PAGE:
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AIDSinfo Drug Database

AIDSinfo Drug Database

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Varicella Virus Vaccine Live  Audio icon

Brand Name: Varivax
Other Names: Varicella vaccine
Drug Class: Opportunistic Infections and Coinfections

What is Varivax?

Varivax is a vaccine approved by the U.S. Food and Drug Administration (FDA) to prevent chicken pox (also known as primary varicella infection) in people 12 months of age and older. Chicken pox is an opportunistic infection. An opportunistic infection is an infection that occurs more frequently or is more severe in people with weakened immune systems—such as those infected with HIV—than in people with healthy immune systems.

The Guidelines for the Prevention and Treatment of Opportunistic Infections in HIV-Infected Adults and Adolescents, prepared by the Centers for Disease Control and Prevention (CDC), the National Institutes of Health (NIH), and the HIV Medicine Association of the Infectious Diseases Society of America (IDSA-HIVMA), includes recommendations on the use of Varivax in HIV-infected individuals.

What should I tell my health care provider before receiving Varivax?

Before receiving Varivax, tell your health care provider:

  • If you are allergic to gelatin, neomycin, any other ingredients in Varivax, or any medicines. Tell your health care provider if you have ever had any reactions to a previous dose of the vaccine or to any other vaccines.
  • About any medical conditions you have or have had, for example, diabetes or liver problems.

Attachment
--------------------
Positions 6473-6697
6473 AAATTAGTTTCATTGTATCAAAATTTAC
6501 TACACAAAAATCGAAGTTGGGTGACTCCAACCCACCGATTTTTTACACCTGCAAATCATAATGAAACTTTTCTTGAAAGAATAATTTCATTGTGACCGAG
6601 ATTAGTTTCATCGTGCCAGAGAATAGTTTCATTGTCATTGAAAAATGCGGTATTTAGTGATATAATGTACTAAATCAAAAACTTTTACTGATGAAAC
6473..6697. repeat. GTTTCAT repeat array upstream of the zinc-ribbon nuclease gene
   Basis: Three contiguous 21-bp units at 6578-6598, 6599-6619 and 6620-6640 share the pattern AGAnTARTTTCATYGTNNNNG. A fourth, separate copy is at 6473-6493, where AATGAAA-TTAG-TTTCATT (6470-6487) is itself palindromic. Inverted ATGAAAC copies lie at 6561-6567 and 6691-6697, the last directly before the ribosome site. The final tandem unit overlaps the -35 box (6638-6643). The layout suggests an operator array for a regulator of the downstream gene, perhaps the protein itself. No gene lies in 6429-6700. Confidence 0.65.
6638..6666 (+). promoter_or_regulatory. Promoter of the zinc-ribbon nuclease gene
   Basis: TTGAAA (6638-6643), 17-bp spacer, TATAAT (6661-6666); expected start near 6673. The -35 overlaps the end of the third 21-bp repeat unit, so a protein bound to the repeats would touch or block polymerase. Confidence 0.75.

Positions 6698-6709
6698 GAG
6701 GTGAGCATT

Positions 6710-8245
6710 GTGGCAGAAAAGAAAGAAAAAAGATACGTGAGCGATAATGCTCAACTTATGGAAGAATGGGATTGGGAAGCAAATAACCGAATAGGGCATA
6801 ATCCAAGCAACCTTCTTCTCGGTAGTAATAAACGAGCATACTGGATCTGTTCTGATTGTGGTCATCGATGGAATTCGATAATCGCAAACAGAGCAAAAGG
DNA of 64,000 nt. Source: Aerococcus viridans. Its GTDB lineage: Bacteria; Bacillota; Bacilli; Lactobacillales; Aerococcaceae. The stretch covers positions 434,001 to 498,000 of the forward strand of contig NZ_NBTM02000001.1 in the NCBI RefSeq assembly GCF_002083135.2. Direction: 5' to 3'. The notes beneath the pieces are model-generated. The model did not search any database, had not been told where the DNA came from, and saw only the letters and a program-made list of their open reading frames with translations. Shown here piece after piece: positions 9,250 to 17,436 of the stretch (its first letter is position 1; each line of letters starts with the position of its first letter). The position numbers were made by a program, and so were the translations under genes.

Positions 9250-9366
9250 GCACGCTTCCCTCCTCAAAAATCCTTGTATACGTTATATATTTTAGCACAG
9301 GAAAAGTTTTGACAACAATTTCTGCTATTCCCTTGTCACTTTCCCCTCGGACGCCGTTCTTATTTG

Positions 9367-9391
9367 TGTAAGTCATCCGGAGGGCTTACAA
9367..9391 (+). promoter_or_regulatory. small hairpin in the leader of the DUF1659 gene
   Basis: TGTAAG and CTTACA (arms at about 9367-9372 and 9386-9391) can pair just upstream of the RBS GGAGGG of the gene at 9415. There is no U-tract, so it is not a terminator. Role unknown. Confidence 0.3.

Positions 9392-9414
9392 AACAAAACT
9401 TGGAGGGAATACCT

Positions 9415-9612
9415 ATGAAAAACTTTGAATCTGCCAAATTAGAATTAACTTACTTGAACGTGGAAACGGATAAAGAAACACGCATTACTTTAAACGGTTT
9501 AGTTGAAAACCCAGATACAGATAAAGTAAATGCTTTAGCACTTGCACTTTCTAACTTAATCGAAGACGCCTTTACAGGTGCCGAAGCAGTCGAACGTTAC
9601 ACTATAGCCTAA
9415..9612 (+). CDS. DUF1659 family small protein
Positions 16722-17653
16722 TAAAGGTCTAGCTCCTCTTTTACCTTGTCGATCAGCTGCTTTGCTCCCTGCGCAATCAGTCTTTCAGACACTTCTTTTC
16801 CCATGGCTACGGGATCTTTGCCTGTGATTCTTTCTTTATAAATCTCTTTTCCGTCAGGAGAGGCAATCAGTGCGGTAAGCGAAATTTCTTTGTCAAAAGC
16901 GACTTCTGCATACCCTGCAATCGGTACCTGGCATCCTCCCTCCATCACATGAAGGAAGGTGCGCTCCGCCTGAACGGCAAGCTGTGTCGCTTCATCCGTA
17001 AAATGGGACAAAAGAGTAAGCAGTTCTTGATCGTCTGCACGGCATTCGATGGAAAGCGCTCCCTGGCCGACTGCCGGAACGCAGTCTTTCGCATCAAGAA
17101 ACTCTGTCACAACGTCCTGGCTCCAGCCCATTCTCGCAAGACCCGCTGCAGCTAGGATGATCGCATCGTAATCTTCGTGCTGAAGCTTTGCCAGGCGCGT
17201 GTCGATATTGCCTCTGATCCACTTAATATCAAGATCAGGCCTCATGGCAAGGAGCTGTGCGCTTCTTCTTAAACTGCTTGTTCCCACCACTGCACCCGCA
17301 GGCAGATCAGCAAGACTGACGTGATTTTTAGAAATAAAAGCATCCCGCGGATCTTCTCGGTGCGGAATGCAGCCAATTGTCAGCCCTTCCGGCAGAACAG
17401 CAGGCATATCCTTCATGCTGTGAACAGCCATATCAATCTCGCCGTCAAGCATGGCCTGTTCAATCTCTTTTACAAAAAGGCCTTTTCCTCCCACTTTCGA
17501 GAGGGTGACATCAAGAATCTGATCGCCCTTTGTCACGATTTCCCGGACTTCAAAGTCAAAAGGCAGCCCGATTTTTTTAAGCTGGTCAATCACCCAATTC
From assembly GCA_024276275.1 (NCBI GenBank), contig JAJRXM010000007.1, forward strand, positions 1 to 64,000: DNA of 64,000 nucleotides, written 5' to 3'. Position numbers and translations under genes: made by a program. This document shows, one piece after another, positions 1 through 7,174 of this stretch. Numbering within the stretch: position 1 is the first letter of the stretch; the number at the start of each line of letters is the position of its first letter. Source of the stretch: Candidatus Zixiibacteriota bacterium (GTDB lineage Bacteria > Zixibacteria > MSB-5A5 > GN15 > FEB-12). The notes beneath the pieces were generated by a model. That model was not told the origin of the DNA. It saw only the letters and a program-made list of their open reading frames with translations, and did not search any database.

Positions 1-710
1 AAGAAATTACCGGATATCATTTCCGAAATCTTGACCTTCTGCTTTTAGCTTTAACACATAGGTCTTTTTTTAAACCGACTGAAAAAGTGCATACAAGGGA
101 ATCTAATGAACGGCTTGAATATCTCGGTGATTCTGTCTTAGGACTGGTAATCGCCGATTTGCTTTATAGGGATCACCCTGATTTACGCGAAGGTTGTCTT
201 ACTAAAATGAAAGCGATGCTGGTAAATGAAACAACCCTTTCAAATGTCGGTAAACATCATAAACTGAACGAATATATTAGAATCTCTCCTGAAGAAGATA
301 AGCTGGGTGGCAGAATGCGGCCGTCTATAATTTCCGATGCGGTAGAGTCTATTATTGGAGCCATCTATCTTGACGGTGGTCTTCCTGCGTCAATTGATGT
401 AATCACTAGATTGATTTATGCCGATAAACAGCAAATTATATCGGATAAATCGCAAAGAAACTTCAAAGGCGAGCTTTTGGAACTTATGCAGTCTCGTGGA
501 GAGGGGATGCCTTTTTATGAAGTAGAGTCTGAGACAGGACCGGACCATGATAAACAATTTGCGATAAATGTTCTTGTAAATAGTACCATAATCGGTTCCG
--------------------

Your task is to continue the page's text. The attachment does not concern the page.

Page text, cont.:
• About anything that could affect your ability to take medicines, such as missing a scheduled dose or any health conditions that may prevent your use of intravenous medicines.
  • If you are pregnant or plan to become pregnant. Whether Varivax can harm an unborn baby is unknown. Varivax should not be given to pregnant women. And pregnancy should be avoided for 3 months after vaccination. Talk to your health care provider about possible risks with receiving Varivax when pregnant. 
  • If you are breastfeeding or plan to breastfeed. Do not breastfeed if you are infected with HIV.
  • About other prescription and nonprescription medicines, vitamins, nutritional supplements, and herbal products you are taking or plan to take. Varivax may affect the way other medicines or products work, and other medicines or products may affect how Varivax works. Ask your health care provider if there are interactions between Varivax and the medicines you take.

Ask your health care provider about possible side effects from Varivax. Your health care provider will tell you what to do if you have side effects.

How is Varivax given?

A health care provider gives the Varivax vaccine. The vaccine is given as a shot to people who are 12 months of age or older. Vaccination with Varivax in children 12 months to 12 years of age is given as one or two vaccine shots; if two shots are given, they are done at least 3 months apart. Vaccination with Varivax in adolescents and adults is usually given as a series of two vaccine shots over a 4- to 8-week period. Read any printed information that your health care provider gives you about the varicella virus vaccine.

Where can I find more information about varicella virus vaccines?

More information about varicella virus vaccines is available:

The above Patient Version drug summary is based on the following FDA label(s): Injection (powder, lyophilized, for suspension).

Last Reviewed: April 23, 2015

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